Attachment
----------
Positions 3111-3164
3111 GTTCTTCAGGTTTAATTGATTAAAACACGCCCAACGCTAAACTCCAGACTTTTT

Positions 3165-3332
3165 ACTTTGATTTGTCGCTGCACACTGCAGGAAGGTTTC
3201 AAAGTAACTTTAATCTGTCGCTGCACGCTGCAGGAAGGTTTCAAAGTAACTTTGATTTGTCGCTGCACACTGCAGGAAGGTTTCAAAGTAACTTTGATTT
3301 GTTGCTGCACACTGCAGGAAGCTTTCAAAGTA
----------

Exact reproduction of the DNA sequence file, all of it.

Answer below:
Positions 3111-3164
3111 GTTCTTCAGGTTTAATTGATTAAAACACGCCCAACGCTAAACTCCAGACTTTTT

Positions 3165-3332
3165 ACTTTGATTTGTCGCTGCACACTGCAGGAAGGTTTC
3201 AAAGTAACTTTAATCTGTCGCTGCACGCTGCAGGAAGGTTTCAAAGTAACTTTGATTTGTCGCTGCACACTGCAGGAAGGTTTCAAAGTAACTTTGATTT
3301 GTTGCTGCACACTGCAGGAAGCTTTCAAAGTA